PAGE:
Acquired Activated Protein C Resistance, Thrombophilia and Adverse Pregnancy Outcomes: A Study Performed in an Irish Cohort of Pregnant Women
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Sara Sedano-Balbás, Mark Lyons, Brendan Cleary, Margaret Murray, Geraldine Gaffney, and Majella Maher, 'Acquired Activated Protein C Resistance, Thrombophilia and Adverse Pregnancy Outcomes: A Study Performed in an Irish Cohort of Pregnant Women,' Journal of Pregnancy, vol. 2011, Article ID 232840, 9 pages, 2011. doi:10.1155/2011/232840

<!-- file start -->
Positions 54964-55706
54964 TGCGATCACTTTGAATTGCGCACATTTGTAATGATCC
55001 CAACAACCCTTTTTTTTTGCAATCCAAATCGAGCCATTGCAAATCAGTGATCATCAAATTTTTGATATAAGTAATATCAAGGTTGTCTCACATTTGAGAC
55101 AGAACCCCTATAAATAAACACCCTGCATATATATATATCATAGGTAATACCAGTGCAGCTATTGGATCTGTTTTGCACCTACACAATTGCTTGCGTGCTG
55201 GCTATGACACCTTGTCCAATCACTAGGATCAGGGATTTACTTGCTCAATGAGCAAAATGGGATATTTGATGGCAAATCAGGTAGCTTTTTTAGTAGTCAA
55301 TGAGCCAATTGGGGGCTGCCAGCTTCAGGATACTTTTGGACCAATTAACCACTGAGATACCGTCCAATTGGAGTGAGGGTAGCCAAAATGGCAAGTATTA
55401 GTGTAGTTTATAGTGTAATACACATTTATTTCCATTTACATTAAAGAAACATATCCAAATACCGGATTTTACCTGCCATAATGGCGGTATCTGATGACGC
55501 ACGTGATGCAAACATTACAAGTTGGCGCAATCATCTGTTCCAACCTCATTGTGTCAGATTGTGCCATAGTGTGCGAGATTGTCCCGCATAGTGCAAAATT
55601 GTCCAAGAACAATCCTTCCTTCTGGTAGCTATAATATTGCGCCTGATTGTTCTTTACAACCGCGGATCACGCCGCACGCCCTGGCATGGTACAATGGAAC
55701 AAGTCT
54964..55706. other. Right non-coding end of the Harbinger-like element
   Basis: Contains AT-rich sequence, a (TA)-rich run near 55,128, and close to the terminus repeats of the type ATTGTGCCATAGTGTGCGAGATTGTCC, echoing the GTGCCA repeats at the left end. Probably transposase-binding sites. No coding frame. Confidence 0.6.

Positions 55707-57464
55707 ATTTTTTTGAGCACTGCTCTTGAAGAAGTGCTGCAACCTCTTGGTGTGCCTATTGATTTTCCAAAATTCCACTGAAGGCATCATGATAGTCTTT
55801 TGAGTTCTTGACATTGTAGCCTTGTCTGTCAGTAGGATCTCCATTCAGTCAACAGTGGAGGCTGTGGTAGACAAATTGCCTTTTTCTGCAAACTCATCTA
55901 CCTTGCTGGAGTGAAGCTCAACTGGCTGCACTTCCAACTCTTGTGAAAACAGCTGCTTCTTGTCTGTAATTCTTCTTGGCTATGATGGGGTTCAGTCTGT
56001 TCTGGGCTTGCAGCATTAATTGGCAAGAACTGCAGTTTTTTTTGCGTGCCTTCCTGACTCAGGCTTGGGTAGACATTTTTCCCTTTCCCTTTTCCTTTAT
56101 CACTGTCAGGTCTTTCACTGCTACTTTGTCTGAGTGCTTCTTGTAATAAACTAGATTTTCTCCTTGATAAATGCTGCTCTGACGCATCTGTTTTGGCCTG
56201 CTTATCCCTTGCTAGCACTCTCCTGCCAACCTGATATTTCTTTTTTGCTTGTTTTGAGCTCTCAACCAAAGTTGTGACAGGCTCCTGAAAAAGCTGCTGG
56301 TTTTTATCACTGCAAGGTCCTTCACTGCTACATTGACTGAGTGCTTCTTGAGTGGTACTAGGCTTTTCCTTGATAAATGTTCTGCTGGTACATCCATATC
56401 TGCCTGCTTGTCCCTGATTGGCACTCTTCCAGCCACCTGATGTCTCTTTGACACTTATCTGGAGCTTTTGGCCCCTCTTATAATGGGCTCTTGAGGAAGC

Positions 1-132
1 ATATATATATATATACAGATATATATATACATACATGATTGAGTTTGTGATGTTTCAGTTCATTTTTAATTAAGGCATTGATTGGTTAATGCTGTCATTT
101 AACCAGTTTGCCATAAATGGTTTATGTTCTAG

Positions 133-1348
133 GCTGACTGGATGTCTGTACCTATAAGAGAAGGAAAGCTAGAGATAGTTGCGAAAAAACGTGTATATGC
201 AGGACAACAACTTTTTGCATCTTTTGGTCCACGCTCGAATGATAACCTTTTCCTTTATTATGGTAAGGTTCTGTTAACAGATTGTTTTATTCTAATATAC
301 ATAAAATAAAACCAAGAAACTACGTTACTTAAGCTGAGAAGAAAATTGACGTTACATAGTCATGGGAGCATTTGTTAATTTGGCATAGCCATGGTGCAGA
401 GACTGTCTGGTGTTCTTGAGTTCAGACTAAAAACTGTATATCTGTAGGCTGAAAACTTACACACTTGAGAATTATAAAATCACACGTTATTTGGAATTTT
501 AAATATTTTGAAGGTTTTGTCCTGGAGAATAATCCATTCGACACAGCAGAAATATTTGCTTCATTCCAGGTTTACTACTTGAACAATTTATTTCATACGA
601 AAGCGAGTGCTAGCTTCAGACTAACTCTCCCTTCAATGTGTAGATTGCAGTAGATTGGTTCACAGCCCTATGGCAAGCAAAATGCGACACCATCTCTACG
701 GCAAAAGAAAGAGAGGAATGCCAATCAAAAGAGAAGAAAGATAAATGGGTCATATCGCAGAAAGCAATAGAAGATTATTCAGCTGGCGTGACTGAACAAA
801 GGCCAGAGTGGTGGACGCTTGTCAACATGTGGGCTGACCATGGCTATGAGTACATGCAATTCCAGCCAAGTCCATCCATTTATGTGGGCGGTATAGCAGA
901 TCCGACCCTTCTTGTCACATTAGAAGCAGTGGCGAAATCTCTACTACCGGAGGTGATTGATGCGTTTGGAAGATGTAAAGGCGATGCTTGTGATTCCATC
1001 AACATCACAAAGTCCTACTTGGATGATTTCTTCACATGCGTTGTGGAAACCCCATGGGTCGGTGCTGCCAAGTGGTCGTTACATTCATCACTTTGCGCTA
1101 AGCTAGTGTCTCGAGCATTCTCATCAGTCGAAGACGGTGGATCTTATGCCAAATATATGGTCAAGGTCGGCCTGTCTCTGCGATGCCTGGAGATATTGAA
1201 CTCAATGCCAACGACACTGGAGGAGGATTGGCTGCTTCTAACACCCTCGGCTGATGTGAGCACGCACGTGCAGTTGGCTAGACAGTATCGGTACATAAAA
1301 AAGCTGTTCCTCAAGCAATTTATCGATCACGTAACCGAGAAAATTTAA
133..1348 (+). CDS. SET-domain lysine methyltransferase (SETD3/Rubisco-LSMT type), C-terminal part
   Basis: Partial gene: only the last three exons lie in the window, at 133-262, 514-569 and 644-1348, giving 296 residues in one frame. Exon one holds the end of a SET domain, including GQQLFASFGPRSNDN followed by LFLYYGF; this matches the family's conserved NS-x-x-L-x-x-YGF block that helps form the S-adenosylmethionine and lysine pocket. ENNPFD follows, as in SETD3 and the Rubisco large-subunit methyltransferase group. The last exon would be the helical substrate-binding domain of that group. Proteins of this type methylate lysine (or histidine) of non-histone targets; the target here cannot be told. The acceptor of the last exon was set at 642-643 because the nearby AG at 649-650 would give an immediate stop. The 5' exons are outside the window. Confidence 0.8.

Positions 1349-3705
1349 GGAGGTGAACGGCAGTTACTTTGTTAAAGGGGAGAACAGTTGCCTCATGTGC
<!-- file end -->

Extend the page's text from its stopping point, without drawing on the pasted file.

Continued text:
The combination of thrombophilia and pregnancy increases the risk of thrombosis and the potential for adverse outcomes during pregnancy. The most significant common inherited risk factor for thrombophilia is activated protein C resistance (APCR), a poor anticoagulant response of APC in haemostasis, which is mainly caused by an inherited single-nucleotide polymorphism (SNP), factor V G1691A (FV Leiden) (FVL), referred as inherited APCR. Changes in the levels of coagulation factors: FV, FVIII, and FIX, and anticoagulant factors: protein S (PS) and protein C (PC) can alter APC function causing acquired APCR. Prothrombin G20210A and methylenetetrahydrofolate reductase (MTHFR) C677T are prothrombotic SNPs which in association with APCR can also increase the risk of thrombosis amongst Caucasians. In this study, a correlation between an acquired APCR phenotype and increased levels of factors V, VIII, and IX was demonstrated. Thrombophilic mutations amongst our acquired APCR pregnant women cohort are relatively common but do not appear to exert a severe undue adverse effect on pregnancy.